Among Muslims, there were more revivalists than reformists. The revivalists were the ones who wanted to revive old traditions and even had tried to establish Khilafat in India. As was the case with Syed Ahmed Shaheed Barelvi and Shah Ismael Shaheed who died fighting against the Sikhs near Balalkot. Then we have a long list of scholars who established seminaries such as at Deoband and other places. We also have biographers and historians such as Maulana Shibli Naumani who was a staunch revivalist and wrote biographies including Al Farooq and Al Mamoon.

While the revivalist outfits may be more interested in establishing seminaries, the civil society organisations are concerned about the sewage overflowing from gutters.

After Pakistan’s inception, Muslim scholars such as Maulana Shabbir Ahmed Usmani, Maulana Suleman Nadvi, Maulana Maududi, Maulana Zafar Usmani, and many others represented a strong revivalist and right-wing tendency. On the other side a civil, left-wing, and progressive society was almost non-existent. Whatever meagre civil society existed in the shape of Progressive Writers Association was crushed by the state itself. Progressive Papers Limited (PPL) owned by Mian Iftikharuddin who ran forward-looking newspapers and magazines such as Pakistan Times, Imroze, and Lailo Nihar were confiscated by the martial-law regime of General Ayub Khan.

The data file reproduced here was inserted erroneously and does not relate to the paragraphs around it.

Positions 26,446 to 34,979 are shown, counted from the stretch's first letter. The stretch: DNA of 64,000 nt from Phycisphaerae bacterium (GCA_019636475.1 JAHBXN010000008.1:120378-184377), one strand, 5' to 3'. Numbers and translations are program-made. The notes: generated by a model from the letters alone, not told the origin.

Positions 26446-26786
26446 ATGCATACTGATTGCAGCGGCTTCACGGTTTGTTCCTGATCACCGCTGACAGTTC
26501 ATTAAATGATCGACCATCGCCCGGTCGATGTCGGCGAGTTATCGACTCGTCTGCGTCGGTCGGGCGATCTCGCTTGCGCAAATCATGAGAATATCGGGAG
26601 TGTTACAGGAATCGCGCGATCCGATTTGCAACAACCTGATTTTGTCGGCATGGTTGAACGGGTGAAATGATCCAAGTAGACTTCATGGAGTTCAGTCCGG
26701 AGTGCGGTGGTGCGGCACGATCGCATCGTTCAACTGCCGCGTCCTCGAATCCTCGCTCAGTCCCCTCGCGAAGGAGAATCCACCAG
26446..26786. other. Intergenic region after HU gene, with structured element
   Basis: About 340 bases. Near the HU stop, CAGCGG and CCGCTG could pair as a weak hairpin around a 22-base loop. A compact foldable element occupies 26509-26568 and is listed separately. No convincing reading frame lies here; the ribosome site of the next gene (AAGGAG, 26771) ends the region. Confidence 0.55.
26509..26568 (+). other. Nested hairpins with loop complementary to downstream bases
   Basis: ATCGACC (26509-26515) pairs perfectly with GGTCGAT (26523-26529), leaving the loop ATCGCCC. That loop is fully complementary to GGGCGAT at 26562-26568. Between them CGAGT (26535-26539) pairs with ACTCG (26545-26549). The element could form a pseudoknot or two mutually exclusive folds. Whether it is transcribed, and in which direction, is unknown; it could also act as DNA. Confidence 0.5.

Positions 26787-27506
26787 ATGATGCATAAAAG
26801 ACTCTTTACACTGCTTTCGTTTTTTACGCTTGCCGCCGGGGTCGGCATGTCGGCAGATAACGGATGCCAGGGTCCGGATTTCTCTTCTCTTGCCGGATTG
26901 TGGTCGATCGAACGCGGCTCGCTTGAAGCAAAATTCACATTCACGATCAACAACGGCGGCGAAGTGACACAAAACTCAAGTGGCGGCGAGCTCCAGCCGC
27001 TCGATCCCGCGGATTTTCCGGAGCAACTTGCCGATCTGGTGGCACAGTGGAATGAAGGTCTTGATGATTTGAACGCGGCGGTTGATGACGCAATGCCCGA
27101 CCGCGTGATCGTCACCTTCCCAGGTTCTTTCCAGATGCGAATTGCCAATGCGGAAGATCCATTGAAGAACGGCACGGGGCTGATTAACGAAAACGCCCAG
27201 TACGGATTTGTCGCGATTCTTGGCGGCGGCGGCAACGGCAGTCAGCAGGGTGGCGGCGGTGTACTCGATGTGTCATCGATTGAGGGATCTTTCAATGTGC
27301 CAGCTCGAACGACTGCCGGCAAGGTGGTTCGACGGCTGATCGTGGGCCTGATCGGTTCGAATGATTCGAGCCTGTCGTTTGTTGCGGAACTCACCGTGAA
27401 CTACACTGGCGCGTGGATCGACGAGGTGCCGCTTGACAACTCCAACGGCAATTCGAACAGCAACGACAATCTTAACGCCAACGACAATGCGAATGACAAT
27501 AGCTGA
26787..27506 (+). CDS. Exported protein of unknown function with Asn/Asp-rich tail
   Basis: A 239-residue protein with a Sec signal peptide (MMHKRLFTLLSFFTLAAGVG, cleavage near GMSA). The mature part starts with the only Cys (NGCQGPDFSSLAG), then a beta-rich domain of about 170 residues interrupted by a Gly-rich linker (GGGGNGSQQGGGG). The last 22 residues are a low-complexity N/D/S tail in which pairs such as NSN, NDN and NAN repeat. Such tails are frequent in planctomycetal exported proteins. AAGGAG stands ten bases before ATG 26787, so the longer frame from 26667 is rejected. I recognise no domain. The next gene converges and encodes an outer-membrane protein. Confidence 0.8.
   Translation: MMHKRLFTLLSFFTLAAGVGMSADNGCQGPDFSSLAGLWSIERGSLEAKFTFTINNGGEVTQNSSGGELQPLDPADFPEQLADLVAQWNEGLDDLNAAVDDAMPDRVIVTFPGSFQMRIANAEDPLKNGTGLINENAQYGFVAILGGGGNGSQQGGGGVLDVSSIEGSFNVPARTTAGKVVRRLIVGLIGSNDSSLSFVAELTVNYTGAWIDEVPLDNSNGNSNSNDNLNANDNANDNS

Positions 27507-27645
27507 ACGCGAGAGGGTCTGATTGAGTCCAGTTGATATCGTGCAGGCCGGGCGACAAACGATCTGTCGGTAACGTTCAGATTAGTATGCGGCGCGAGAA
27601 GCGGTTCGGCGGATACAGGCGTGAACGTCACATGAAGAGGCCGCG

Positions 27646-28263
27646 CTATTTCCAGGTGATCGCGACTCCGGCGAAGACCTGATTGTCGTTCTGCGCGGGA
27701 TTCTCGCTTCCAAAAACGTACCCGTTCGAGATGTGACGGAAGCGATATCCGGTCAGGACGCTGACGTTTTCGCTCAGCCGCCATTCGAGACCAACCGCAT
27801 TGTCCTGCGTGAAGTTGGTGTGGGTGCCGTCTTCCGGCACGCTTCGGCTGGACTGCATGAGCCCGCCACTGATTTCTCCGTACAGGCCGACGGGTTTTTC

After almost four decades of state suppression, a civil society started emerging in Pakistan in the late 1980s and early 1990s. This civil society was represented by non-government organisations (NGOs) that worked in advocacy and service delivery. It was much on the same pattern as non-profit organisations (NPOs) worked in Europe and the USA. These organisations invited the wrath of both right-wing and left-wing elements in society who detected an imperialist conspiracy behind these. The left-wing described these NGOs and NPOs as depoliticising agents, whereas the right-wing noticed an anti-Islamic and pro-western agenda in their activities.

Soon some right-wing organisations also started getting registered as NGOs. The same elements that were maligning NGOs as foreign agents, found a new platform to propagate their own agenda of revivalist and right-wing politics, and that too with funding from friendly countries. In the 21st century, gradually the terms NGO and NPO have been replaced by CSO (civil society organisation). In the past 20 years or so, the CSOs in Pakistan have advocated a more pro-democracy and pro-human rights agenda. Their specific focus on women’s rights and empowerment has also enraged the right-wing elements in society.